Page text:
Of course, I was sixteen and rarely listened to what adults told me unless they were coaches. After the meeting, I asked my friends Mike Gannaway and Jim Gamble if they would like to get a shake at Snow White (back then, Snow White was a new hamburger and ice cream mecca for teenagers). They, of course, agreed. After all, I was the first of us with a real driver’s license. Satisfied with our milk shakes, we headed back to town. Being my first time driving without parental supervision, I took the liberty of hitting about 50 mph on West Main, then a 30-mile per hour speed zone.

The Lebanon Police caught me just before I reached Joe Grave’s service station next to where Oak Hill Drive is today. The policeman wrote me a ticket. I sheepishly took my friends home. After parking the car in our driveway, I came into the den shaking in my boots. Suffering from a teenage superiority complex (most folks would call it “stupid”), I decided to take the offensive.

I knew my father had received a speeding ticket about a month earlier. Walking into the house, parents and siblings were spread out on the various chairs and sofa watching television.

“I pulled a ‘Daddy,’” I said trying to be as cute as I could be.

“What do you mean?” my mother, smelling a smart aleck kid in their midst, queried me.

“Well, I just got a speeding ticket.”

I shall not elaborate on what happened next. But it was not pretty. The fact that I did follow explicit instructions and drive straight home added to my misery.

At the breakfast table two days later, my father informed me he and I would be going to the courthouse together Saturday morning. I had to go before a judge then. Mid-morning, my father and I headed to the square. Because of my father’s reputation and Lebanon being a real small town back then, he had arranged a private session with the judge. I was unaware the meeting had been arranged between the judge and my father.

I was too frightened to think about any of that. Parking outside Seat’s Studio, that old courthouse looming before me had me quaking. We entered, climbed up those worn wooden stairs, and went to the judge’s chambers. The room was small, dark, loaded with big law books. The aroma of cigar was pervasive.

Unfortunately, I do not remember the judge’s name. He was a large, older man (gigantic he seemed to me). He did not yell, or threaten me, but he did tell me I could end up in jail if I got another ticket.

When we left, my father asked me if I had learned my lesson.

It was probably the most effective chewing out I ever received.

But I must confess after a while, I sped again.

Pontiac_Star_Chief_Catalina_1958

This is the car although ours was blue and white.

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A Pocket of Resistance: Dancing to the Music

Recently, Maureen and i went a wedding of one of her work associates with whom she has remained close since retiring.

i shall not mention names because i have not asked the bride and groom’s permission to write about their wedding.

The wedding was held at the Fairbanks Ranch Country Club in Rancho Santa Fe. Rancho Santa Fe is the high end area occupied by the rich and famous just northeast of Del Mar in the middle of San Diego county, several miles inland from I-5. Maureen calls it “Rancho Fantasy.”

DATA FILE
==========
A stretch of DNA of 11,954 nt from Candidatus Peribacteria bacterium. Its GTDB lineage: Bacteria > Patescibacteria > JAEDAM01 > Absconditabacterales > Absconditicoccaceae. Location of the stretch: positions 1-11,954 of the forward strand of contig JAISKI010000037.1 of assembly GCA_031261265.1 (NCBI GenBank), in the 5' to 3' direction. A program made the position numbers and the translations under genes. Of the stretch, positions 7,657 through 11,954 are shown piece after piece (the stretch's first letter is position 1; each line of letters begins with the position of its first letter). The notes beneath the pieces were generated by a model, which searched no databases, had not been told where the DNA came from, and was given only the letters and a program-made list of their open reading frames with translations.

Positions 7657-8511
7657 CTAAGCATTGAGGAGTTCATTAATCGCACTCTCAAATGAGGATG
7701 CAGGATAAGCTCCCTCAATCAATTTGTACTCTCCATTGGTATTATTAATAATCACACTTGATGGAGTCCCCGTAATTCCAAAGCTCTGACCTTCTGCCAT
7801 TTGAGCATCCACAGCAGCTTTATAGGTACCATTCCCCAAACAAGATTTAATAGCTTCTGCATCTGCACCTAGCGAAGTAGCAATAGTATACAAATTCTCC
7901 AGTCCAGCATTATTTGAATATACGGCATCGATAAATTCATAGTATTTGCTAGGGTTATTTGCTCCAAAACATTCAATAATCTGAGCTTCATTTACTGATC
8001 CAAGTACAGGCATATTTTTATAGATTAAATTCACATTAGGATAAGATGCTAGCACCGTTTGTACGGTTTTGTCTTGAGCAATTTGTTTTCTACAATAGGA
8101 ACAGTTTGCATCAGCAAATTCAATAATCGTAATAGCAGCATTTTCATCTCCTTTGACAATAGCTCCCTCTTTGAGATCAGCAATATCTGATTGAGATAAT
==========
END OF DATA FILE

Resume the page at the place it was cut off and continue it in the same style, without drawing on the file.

Fairbanks Ranch is a beautiful, elegant setting. The wedding was scheduled to be outside but the threat of rain took inside.

Maureen’s friend met her new mate at a ballroom dancing class. She is Jewish and he is Mormon. She has two grown children. He has five. All of the children have plentiful children of their own. It was a Jewish wedding. The rabbi was wonderful. If i had a complaint, it would be he was so kind to ensure everyone understood what was going on. He explained each step of the ritual, then said the rites in English, and repeated them in Hebrew. The whole thing took a while, but it was delightful.

The reception was also at the country club with a delicious dinner for more than 100 attendees. The usual speeches were made and then the dancing began. A significant number of the guests were from the dance class, and boy, could they dance. Maureen and i danced a bebop but i recognized i was outclassed and sat for the rest of the numbers. Maureen managed to get back out on the floor several times.

There was every kind of dance from the foxtrot to western swing line dancing to break dancing. There were very senior citizens to six-year old’s on the floor. When we left, they just concluded the chair dance where the bridge and groom were raised in a chair and paraded around the dance floor. It all was hysterical good fun.

It reminded me of Mrs. Brown’s dance classes at Castle Heights. When i was in junior high, Mrs. Brown, the wife of Col. Brown who later taught me calculus and analytical geometry, started a dance class after school. She asked my mother is she would have me attend for free, not because she saw the potential Nureyev or Astair in me, but she reasoned if i came the other boys would also come.

i don’t know if i was the reason. i don’t recall trying to influence anyone, but the class had about a dozen boys and a few more girls. i learned several steps in the foxtrot, box waltz, and cha cha, but if there had been grades i suspect i would have failed.

The wedding and reception was a great success. i kept marveling at how many people with such diverse backgrounds and great age differences could unite over a wedding and have such a terrific time together. Maureen, our friends and i did also.

You might remember this from a Facebook post. This was the wedding.

goofy wedding